People who ate sandwiches had significantly higher energy intake than those who did not, it found.
Those who consumed a sandwich on the survey day took in, on average, around 300 kilo-calories more than those who did not report eating a sandwich.
Sandwich reporters also had higher total sodium intake, averaging around 600 milli-grams per day higher than non-sandwich reporters.
"The unanticipated finding that sandwich consumption is associated with higher overall intake of energy underscores the importance of making healthy choices of sandwich ingredients," said study co-author Cecilia Wilkinson Enns from the US Department of Agriculture Agricultural Research Service.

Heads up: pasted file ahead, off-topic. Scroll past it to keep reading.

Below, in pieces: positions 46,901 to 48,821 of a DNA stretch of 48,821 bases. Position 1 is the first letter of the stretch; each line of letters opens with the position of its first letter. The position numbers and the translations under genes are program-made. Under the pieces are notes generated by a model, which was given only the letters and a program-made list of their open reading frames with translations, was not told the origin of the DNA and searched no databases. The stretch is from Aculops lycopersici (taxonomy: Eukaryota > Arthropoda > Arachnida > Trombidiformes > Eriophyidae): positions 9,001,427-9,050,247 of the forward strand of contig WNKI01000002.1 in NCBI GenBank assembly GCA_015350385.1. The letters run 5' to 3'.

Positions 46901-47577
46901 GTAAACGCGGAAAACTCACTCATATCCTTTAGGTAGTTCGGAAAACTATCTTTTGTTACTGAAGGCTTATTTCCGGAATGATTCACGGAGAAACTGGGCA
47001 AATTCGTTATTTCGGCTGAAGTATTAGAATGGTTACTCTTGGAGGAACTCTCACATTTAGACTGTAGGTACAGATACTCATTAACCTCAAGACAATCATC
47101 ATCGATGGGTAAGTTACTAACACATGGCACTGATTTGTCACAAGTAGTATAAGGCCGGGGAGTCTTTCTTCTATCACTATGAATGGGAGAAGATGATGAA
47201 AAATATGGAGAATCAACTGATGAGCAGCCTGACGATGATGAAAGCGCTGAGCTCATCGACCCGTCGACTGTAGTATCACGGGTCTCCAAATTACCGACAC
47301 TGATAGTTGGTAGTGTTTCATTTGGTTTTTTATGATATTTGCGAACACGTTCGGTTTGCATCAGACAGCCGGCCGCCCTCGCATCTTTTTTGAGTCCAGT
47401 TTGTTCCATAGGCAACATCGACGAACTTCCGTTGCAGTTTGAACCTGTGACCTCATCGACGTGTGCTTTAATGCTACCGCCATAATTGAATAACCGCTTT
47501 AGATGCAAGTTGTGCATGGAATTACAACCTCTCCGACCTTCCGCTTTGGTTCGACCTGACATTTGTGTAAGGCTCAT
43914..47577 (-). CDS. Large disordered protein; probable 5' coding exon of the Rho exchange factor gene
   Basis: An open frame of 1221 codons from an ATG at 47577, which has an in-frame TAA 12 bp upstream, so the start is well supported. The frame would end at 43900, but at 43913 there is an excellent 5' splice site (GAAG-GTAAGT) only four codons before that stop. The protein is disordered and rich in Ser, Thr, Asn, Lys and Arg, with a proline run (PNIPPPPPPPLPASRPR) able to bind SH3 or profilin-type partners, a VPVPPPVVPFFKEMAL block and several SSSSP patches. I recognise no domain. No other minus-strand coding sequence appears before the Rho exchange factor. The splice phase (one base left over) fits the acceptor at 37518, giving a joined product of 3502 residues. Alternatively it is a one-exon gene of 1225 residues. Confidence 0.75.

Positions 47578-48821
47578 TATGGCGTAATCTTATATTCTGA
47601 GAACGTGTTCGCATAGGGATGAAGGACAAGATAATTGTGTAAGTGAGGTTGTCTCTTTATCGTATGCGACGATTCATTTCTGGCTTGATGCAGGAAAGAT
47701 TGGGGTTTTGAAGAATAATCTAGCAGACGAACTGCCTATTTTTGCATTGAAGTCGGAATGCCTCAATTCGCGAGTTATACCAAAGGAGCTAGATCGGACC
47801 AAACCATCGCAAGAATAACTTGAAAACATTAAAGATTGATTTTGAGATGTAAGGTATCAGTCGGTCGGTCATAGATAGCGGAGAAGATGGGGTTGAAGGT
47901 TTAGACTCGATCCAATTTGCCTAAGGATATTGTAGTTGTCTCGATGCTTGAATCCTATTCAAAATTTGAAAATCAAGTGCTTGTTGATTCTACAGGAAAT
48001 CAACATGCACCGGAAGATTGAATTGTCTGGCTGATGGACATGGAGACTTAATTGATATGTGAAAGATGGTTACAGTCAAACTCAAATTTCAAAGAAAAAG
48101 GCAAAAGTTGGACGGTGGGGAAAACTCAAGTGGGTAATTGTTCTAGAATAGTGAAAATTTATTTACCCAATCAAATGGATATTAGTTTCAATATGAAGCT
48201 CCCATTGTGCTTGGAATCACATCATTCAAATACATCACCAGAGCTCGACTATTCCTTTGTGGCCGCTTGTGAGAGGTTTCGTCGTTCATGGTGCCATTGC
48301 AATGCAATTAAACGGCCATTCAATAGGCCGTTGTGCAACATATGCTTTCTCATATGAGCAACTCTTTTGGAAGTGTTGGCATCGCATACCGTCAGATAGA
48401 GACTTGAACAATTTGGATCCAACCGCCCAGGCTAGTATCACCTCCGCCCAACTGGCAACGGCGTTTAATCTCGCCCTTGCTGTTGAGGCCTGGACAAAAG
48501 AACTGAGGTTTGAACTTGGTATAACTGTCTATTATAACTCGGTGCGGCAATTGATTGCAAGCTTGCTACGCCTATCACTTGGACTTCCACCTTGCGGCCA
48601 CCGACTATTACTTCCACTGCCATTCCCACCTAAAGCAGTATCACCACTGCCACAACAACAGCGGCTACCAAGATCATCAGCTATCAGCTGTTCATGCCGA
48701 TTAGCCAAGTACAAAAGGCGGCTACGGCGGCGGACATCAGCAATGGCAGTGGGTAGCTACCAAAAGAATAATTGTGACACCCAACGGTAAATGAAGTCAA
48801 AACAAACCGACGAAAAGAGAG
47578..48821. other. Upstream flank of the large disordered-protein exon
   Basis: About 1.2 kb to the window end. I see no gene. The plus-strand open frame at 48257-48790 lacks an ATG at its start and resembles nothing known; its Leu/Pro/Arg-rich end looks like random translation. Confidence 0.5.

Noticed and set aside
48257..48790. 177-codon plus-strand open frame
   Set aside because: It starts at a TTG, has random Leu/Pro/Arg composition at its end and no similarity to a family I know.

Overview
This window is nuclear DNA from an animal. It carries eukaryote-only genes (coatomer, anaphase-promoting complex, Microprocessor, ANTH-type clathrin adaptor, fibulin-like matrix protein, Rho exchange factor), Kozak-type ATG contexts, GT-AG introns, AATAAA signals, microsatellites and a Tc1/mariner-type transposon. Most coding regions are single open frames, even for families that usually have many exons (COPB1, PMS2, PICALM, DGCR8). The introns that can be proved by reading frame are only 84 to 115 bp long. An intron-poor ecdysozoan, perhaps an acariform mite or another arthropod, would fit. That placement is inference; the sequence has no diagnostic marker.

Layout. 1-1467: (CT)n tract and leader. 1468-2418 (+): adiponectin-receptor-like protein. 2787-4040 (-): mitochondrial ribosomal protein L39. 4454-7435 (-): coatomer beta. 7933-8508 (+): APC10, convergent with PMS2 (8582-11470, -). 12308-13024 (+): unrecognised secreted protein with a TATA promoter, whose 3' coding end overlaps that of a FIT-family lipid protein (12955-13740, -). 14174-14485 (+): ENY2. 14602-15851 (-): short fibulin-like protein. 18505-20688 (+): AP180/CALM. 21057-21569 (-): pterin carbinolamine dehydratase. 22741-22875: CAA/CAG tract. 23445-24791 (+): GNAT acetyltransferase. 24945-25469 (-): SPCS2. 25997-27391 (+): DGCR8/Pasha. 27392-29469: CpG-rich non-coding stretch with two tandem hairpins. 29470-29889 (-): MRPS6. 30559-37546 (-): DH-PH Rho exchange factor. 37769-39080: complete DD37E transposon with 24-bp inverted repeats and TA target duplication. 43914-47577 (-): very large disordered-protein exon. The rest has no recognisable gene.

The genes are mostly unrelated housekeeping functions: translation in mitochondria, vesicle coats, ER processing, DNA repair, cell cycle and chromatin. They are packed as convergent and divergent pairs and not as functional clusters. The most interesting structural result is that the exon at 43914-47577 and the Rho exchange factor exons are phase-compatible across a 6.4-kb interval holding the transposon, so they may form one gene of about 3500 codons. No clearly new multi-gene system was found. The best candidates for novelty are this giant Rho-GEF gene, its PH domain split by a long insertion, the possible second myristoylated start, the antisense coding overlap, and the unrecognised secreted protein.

"Many sandwiches, such as burgers and franks, and common sandwich components, such as yeast breads, cheese, and cured meats, are among the top contributors not only to sodium but also to energy in the diets of adult Americans," Enns added.
By closely analysing data from the federal nationwide dietary intake survey known as "What We Eat in America NHANES 2009-2010", the researchers found that on any given day 49 percent of US adults eat at least one sandwich.
The study appeared in the Journal of the Academy of Nutrition and Dietetics.